Defining Injustice

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  • Title: Defining Injustice: Determining the Collective Identity of a Faceless and Placeless Virtual Social Movement
  • Author(s): Jennifer Dumoulin
  • Publisher: Common Ground Research Networks
  • Collection: Common Ground Research Networks
  • Series: Technology, Knowledge & Society
  • Journal Title: The International Journal of Technology, Knowledge, and Society
  • Keywords: Collective Identity, Social Movements, Hacktivism, Anonymous
  • Volume: 14
  • Issue: 4
  • Year: 2018
  • ISSN: 1832-3669 (Print)
  • DOI: https://doi.org/10.18848/1832-3669/CGP/v14i04/29-40
  • Citation: Dumoulin, Jennifer . 2018. "Defining Injustice: Determining the Collective Identity of a Faceless and Placeless Virtual Social Movement." The International Journal of Technology, Knowledge, and Society 14 (4): 29-40. doi:10.18848/1832-3669/CGP/v14i04/29-40.
  • Extent: 12 pages

Abstract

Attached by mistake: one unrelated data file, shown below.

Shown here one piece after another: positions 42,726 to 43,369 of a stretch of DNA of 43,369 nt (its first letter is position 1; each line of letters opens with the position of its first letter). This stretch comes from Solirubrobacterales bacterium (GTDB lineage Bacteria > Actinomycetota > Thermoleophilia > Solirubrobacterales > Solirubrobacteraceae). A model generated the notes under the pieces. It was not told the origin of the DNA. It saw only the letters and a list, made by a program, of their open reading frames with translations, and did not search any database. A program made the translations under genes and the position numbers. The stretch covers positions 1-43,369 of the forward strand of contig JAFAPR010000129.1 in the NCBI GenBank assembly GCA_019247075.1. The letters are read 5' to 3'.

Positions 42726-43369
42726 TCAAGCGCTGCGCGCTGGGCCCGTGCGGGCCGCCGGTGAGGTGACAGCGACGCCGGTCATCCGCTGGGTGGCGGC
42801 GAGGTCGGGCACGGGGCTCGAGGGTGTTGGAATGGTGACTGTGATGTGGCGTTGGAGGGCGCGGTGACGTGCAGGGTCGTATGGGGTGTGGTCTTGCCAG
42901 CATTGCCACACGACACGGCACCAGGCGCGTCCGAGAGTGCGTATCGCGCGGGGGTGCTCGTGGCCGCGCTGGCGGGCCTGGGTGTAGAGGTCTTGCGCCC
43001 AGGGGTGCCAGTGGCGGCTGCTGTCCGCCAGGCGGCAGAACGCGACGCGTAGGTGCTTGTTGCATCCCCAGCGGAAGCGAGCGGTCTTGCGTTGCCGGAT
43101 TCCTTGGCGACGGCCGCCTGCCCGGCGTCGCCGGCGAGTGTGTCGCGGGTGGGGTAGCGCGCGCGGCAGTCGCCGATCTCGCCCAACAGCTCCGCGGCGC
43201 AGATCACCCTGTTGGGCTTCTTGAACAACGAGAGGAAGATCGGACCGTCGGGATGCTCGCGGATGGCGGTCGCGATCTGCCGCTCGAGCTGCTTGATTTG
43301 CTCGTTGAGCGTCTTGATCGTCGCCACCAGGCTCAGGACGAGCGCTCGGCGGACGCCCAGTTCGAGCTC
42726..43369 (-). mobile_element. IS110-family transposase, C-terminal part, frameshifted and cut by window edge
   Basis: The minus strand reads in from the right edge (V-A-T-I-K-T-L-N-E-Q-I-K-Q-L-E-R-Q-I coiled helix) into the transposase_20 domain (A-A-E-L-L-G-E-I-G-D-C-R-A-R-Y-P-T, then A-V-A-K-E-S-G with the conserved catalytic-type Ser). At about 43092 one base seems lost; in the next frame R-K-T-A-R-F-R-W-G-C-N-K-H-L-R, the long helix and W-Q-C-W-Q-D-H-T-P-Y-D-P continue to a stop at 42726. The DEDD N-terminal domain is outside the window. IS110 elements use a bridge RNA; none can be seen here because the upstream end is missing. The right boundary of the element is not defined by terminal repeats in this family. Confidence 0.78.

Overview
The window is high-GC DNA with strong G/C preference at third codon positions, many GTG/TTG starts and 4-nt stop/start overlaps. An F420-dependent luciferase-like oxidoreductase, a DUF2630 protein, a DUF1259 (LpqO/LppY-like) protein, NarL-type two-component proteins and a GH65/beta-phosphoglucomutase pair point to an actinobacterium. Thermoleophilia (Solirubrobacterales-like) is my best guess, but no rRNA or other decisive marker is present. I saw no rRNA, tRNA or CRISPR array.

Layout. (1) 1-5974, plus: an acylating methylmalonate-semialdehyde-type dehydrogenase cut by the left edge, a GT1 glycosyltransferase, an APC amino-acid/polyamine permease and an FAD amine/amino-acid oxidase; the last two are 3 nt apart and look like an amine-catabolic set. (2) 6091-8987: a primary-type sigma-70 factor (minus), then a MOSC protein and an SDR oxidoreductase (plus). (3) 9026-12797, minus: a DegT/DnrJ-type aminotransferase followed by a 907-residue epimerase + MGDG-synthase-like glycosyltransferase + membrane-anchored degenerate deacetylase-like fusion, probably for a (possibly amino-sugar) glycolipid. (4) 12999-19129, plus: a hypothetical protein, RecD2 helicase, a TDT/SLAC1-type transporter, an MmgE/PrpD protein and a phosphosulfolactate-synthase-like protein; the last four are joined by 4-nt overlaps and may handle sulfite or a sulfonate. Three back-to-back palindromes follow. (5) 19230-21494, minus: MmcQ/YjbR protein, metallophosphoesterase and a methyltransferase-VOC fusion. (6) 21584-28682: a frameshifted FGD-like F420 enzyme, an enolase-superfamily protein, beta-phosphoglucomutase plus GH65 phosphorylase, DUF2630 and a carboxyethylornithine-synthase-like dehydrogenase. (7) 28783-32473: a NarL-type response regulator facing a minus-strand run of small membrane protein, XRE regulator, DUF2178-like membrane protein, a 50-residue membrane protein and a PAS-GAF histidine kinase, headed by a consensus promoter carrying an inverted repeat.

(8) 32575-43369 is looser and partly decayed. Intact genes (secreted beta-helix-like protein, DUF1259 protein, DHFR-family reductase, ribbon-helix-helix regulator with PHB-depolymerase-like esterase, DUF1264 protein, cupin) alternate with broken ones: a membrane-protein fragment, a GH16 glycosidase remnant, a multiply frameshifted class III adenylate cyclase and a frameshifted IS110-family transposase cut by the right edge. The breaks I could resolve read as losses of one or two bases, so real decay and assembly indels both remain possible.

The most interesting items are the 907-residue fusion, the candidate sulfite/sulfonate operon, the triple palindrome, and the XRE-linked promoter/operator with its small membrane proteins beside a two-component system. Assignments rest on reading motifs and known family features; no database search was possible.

Virtual social movements are not restricted by traditional borders or boundaries. They attract a geographically, socioeconomically, and culturally diverse membership whose engagement ebbs and flows on issues rather than ideologically based motives. Despite seemingly loose and temporary ties, virtual social movements are nevertheless able to maintain a sustained membership and successfully carry out collective action operations. The digital hacktivist group Anonymous, whose membership is both placeless and faceless, does not focus its efforts against a single target or a single cause. Its diverse members strike wherever they see injustice—a subjective concept that is defined and shaped by individual lived experiences. Through an examination of the videos published on its YouTube Channel, this paper considers how Anonymous uses issues-based collective identity narratives to mobilize and sustain members around a concept that is, traditionally, subjective and shaped by our ideological, socioeconomic and cultural experiences.